## On Convergent Sequences and Prime Numbers

Ever since Euclid first proved that there are infinitely many prime numbers, mathematicians have found ever more creative ways to prove the same result, and also various stronger theorems that imply it. Dirichlet’s Theorem, for example, states that if$m$ and $n$ are relatively prime integers, then there are infinitely many prime numbers of the form $mk + n$ for some integer $k$. It is also known that the sum of the reciprocals of the prime numbers diverges, that the sum

$\displaystyle \sum_{\substack{p \leq n \\ p \text{ prime}}} \frac{1}{p} \sim \log(\log(n))$

and that the number of prime numbers less than $n$ is asymptotically equal to $\displaystyle \frac{n}{\log(n)}$. In this blog post, we will continue this proud tradition by proving that there are infinitely many prime numbers which have your phone number somewhere in their digits, and which simultaneously have a prime number of digits.

To do so, we will look at the convergence of two different sums: that of the reciprocals of the primes with a prime number of digits, and that of the reciprocals of the natural numbers which do not contain your phone number amongst their digits.…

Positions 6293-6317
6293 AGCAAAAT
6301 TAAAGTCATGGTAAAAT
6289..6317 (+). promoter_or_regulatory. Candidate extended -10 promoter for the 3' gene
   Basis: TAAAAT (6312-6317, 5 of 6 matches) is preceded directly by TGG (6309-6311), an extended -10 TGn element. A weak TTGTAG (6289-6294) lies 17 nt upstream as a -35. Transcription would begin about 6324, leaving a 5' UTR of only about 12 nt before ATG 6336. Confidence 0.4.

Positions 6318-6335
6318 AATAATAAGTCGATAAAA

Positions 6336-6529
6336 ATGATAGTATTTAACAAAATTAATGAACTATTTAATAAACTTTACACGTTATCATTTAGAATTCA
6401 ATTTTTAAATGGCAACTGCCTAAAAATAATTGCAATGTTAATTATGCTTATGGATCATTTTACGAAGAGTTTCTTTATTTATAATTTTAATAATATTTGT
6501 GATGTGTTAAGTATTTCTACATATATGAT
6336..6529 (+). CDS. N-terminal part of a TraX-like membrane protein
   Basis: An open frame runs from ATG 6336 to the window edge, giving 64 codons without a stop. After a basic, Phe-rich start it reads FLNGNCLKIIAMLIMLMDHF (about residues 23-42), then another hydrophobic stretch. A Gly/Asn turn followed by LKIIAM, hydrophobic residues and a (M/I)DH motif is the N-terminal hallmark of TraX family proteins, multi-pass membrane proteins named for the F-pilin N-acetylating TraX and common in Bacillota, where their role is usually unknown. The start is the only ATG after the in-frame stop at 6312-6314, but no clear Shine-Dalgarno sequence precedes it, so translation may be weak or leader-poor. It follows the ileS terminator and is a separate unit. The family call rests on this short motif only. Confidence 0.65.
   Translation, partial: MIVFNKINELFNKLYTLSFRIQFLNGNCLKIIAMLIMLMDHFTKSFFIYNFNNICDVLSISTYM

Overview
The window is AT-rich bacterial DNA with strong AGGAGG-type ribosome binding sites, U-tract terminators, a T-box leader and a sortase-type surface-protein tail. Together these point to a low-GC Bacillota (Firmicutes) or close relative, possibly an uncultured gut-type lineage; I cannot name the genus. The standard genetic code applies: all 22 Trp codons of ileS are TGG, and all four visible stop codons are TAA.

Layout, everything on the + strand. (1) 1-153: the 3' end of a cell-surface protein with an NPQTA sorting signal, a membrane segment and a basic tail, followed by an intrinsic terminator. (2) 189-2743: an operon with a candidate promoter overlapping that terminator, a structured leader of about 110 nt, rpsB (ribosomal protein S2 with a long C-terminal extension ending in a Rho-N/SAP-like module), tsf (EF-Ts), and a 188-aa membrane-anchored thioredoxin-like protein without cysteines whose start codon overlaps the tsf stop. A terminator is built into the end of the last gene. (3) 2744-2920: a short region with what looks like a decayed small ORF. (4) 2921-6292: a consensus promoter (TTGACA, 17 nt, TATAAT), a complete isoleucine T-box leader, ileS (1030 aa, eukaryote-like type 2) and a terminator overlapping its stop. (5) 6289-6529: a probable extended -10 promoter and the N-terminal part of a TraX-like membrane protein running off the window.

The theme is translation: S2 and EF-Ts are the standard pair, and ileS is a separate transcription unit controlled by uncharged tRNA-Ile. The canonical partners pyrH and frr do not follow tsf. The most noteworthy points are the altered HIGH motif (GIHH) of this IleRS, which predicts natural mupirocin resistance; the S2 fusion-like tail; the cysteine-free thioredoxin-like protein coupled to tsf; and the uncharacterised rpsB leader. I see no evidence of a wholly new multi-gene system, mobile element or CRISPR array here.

## A Mathematics Problem from the SBITC

The Standard Bank IT Challenge (SBITC) is an annual coding competition for undergraduate and honours students in South Africa. The contest consists of two rounds: a regional event named the “heats”, and the final. In the heats, teams of up to four students each compete against other teams from the same university, and the winning team from each of the nine top-performing universities is invited to the final round in Johannesburg. Each member of the winning team wins a prize, and the winning university receives a large cash prize, but students mostly participate for the enjoyment that is to be obtained in solving the problems, and to test their skills against a set of problems that is designed to challenge the participants.

This year, the final problem from the heats (which took place on Saturday, 16 May) was fairly mathematical in nature; or more-so than the other problems at least. Essentially, the problem asks the following:

We consider generalised Fibonacci sequences $T_n$ which satisfy the same recurrence relation $T_{n + 2} = T_{n + 1} + T_n$ as the Fibonacci numbers, but with the first two terms $T_1$ and $T_2$ being arbitrary positive integers.…